Second, Paul’s “ultimate answer to ‘Where are we?’ has to do, for Paul, with the whole created order, the entire cosmos, and the belief that God created it through the agency of the same Messiah, Jesus, to whom the ekklēsia belongs. Jesus’ followers do not live in the created world as aliens, however much it may feel like that when surrounded by the murky muddle of so much street-level paganism and the arrogance of power. They live there as the rightful citizens of the coming kingdom, the subjects of the king who has already been enthroned and will one day complete his work of restorative justice.” (547)

Third and fourth, Wright combines problem and solution because “They dovetail into one another, since Paul’s vision of the future world set free from corruption and decay affects the way he analyzes the remaining problems. The first thing to say is that, for Paul, part of the astonishment of the gospel, generating this whole renewed worldview, is that what was wrong before has in principle (there it is again) been put right through the Messiah’s death and resurrection. That is where Paul starts. The victory he believes to be already won by the Messiah remains the ultimate answer, the source of the victory which is yet to come.” (547-548)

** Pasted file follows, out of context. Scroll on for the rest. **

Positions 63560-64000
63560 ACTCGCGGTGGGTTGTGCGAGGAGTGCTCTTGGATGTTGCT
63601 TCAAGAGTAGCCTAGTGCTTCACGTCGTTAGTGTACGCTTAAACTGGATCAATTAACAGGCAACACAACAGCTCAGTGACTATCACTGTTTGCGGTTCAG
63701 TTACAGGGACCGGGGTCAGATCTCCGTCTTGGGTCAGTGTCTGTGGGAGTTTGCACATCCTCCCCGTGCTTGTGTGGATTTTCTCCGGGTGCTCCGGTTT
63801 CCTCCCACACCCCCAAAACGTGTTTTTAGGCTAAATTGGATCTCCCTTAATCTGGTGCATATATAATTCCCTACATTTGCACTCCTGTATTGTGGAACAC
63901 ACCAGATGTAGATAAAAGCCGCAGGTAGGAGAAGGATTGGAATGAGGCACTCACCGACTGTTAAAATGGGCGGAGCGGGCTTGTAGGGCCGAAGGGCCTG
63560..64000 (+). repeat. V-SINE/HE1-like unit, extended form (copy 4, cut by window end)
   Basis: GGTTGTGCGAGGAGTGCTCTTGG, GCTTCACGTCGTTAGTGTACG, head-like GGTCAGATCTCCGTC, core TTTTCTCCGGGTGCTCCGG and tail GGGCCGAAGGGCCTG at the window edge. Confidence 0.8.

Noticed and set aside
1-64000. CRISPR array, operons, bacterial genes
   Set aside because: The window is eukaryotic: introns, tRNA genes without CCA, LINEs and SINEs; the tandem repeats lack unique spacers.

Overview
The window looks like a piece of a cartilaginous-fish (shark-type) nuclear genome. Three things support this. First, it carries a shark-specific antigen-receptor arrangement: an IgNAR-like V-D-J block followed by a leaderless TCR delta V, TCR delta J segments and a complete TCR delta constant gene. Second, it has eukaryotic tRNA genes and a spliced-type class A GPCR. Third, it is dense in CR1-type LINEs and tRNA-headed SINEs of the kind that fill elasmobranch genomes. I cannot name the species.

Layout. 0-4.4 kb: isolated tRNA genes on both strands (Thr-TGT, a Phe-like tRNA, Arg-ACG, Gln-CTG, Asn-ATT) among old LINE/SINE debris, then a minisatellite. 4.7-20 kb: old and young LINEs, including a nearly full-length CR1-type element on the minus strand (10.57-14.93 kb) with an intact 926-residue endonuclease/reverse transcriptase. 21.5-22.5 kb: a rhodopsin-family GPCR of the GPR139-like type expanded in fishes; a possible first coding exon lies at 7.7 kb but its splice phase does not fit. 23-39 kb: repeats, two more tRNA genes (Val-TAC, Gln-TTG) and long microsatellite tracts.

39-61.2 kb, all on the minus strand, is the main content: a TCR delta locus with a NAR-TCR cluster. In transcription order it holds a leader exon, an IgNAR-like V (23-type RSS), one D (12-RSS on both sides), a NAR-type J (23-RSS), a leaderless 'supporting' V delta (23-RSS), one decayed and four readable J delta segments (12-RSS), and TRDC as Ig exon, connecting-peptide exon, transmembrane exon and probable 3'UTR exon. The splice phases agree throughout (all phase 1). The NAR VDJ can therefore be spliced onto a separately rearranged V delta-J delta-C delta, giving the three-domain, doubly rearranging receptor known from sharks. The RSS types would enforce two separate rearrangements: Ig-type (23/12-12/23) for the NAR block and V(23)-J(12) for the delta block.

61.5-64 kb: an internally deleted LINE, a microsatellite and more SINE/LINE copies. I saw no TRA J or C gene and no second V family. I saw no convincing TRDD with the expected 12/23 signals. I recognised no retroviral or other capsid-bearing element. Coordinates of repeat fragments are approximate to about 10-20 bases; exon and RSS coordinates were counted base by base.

Fifth and little more expansive,

The fifth question, ‘When?’, is perhaps the most revealing. Dovetailing with all the others, of course, it nevertheless determines the shape of much of Paul’s explicit thought. It emerges on the edge of an argument, as worldview-hints usually do, indicating once more what Paul takes for granted rather than that for which he has to argue. It should be no surprise to find that Paul insists, again and again, on two things: first, that something has happened through which the ‘present evil age’ has lost its power to hold people captive, and the ‘age to come’ has broken in to rescue them; second, that this work is as yet incomplete, so that both in cosmic and in personal terms there remains a further step, a different level of fulfilment and victory, with Messiah-people poised between the one and the other. In the now hackneyed language, Paul emphasizes both the ‘now’ and the ‘not yet’ of the messianic narrative. (550)